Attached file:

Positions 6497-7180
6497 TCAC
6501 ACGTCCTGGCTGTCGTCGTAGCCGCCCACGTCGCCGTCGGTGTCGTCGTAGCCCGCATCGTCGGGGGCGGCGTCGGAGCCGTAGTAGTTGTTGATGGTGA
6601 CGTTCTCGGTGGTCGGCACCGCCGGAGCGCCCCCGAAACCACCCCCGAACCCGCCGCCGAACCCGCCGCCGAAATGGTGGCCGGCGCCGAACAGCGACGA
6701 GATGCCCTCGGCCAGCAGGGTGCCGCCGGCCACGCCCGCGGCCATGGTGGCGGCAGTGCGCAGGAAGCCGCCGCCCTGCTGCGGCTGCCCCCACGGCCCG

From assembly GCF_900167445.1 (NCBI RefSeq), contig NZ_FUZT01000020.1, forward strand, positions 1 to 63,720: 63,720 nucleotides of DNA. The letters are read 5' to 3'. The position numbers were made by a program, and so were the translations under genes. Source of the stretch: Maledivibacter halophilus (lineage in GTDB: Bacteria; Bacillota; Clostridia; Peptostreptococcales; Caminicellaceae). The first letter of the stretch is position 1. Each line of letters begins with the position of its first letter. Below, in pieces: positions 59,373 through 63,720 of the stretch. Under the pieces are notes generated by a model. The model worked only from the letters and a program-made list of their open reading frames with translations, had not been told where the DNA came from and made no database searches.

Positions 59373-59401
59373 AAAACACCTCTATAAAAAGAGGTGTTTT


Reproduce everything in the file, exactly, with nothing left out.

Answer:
Positions 6497-7180
6497 TCAC
6501 ACGTCCTGGCTGTCGTCGTAGCCGCCCACGTCGCCGTCGGTGTCGTCGTAGCCCGCATCGTCGGGGGCGGCGTCGGAGCCGTAGTAGTTGTTGATGGTGA
6601 CGTTCTCGGTGGTCGGCACCGCCGGAGCGCCCCCGAAACCACCCCCGAACCCGCCGCCGAACCCGCCGCCGAAATGGTGGCCGGCGCCGAACAGCGACGA
6701 GATGCCCTCGGCCAGCAGGGTGCCGCCGGCCACGCCCGCGGCCATGGTGGCGGCAGTGCGCAGGAAGCCGCCGCCCTGCTGCGGCTGCCCCCACGGCCCG

From assembly GCF_900167445.1 (NCBI RefSeq), contig NZ_FUZT01000020.1, forward strand, positions 1 to 63,720: 63,720 nucleotides of DNA. The letters are read 5' to 3'. The position numbers were made by a program, and so were the translations under genes. Source of the stretch: Maledivibacter halophilus (lineage in GTDB: Bacteria; Bacillota; Clostridia; Peptostreptococcales; Caminicellaceae). The first letter of the stretch is position 1. Each line of letters begins with the position of its first letter. Below, in pieces: positions 59,373 through 63,720 of the stretch. Under the pieces are notes generated by a model. The model worked only from the letters and a program-made list of their open reading frames with translations, had not been told where the DNA came from and made no database searches.

Positions 59373-59401
59373 AAAACACCTCTATAAAAAGAGGTGTTTT